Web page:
Marguerite Reardon, CNet:
FCC Chairman Ajit Pai worries a patchwork of local and state regulations on internet technologies could hurt the competitiveness of the US in the tech sector.
Speaking at the WSJ Tech Live conference in Laguna Beach, California, on Monday, Pai made the case for harmonizing regulation among federal and state and local governments. He said that entrepreneurs and innovators not only need to consider the complexities of federal regulation, but they must also navigate regulations imposed by each of the 50 state governments, hundreds of local municipalities, as well as the more than 500 federally recognized native American tribes, which all want to take “a bite of the regulatory apple.”
He argued that “while that federalist system has served us very well” up to this point in our nation’s history, it’s time for Congress to consider “whether or not we can still maintain a multilayer regulatory system.” He said allowing states and local governments to pass their own laws regulating internet services, which inherently cross state lines, creates market uncertainty.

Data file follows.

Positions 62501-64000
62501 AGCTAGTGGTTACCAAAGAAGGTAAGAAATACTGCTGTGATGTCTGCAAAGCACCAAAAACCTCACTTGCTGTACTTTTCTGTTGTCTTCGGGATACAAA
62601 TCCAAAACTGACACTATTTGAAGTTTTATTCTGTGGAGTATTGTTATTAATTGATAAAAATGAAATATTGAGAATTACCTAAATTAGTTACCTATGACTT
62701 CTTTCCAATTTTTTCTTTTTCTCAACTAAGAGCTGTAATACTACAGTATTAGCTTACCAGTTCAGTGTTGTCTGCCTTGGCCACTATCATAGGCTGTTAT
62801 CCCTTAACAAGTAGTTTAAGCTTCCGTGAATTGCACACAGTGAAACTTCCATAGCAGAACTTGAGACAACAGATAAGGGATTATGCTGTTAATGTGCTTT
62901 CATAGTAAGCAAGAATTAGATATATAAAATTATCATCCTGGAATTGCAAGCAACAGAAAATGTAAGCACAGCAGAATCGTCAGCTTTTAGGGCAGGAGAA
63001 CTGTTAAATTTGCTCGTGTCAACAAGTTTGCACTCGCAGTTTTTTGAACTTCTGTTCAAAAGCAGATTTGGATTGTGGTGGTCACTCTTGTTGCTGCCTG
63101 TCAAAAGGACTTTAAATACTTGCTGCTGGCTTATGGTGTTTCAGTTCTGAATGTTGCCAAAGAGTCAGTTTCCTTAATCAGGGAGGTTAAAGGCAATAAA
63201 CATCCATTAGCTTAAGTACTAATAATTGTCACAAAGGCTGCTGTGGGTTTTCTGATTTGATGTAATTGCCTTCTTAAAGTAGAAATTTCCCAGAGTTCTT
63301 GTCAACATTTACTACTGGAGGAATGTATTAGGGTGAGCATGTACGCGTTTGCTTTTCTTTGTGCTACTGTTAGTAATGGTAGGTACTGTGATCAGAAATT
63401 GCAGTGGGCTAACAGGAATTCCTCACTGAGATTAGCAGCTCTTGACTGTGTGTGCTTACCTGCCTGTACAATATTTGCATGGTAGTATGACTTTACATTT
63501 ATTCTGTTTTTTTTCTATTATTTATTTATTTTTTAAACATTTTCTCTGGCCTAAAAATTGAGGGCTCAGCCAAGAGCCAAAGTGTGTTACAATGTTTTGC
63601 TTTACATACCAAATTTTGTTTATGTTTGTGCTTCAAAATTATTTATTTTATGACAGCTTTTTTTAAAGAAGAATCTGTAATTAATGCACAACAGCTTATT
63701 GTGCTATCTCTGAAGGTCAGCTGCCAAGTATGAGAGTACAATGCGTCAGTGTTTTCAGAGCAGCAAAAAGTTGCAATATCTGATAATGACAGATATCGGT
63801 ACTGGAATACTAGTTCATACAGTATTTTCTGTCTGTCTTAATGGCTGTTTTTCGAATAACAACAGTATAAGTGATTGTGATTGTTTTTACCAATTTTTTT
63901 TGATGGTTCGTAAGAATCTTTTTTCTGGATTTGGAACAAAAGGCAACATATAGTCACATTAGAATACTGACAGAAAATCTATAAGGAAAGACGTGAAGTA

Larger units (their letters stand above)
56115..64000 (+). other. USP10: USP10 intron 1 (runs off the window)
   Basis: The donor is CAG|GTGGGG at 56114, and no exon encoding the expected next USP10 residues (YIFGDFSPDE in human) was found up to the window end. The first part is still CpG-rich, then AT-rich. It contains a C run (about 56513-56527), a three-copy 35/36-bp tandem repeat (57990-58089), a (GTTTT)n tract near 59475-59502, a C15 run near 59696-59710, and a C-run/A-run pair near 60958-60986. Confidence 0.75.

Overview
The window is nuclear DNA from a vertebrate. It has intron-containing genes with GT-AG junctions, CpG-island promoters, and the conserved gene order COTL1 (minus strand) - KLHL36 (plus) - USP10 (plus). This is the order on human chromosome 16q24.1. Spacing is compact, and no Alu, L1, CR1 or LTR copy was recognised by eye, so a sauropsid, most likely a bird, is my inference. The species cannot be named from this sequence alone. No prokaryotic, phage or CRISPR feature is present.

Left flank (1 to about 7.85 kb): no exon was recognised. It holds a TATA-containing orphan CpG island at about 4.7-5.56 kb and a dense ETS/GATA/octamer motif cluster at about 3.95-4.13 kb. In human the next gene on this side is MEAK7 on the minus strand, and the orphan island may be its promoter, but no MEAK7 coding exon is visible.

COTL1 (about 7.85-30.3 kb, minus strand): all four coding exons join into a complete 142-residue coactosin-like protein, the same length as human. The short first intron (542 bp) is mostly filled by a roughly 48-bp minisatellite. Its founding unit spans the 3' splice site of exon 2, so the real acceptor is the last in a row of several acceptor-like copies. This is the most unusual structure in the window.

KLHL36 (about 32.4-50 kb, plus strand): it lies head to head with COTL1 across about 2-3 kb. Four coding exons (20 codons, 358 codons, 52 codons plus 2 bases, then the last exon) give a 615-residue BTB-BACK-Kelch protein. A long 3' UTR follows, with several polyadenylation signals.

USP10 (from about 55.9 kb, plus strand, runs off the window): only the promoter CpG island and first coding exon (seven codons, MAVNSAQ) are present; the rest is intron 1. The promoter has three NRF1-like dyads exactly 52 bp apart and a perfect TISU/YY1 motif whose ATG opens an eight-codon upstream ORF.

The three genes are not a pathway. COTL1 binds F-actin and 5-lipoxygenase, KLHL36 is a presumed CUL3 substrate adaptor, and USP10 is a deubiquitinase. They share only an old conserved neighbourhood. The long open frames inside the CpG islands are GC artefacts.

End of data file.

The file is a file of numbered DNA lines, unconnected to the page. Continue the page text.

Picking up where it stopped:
This follows a court decision earlier this month which upheld Pai’s undoing of Obama-era net neutrality regulations, but which allowed states to set their own policy.
It also happens to be something Pai said just a week after the New York Times published an op-ed — written by a lobbyist for Facebook and Google — arguing for a national privacy law instead of state-level laws. Later last week, Sen. Ron Wyden introduced a national privacy bill — which, incidentally, the aforementioned lobbyist’s organization has not publicly addressed.
In both cases, regulation at the national level would be more efficient than state laws, and it would set expectations of behaviour across the United States. But Pai spearheaded the dismantling of widely-supported FCC policies in favour of an anti-regulatory environment. He has only himself to blame.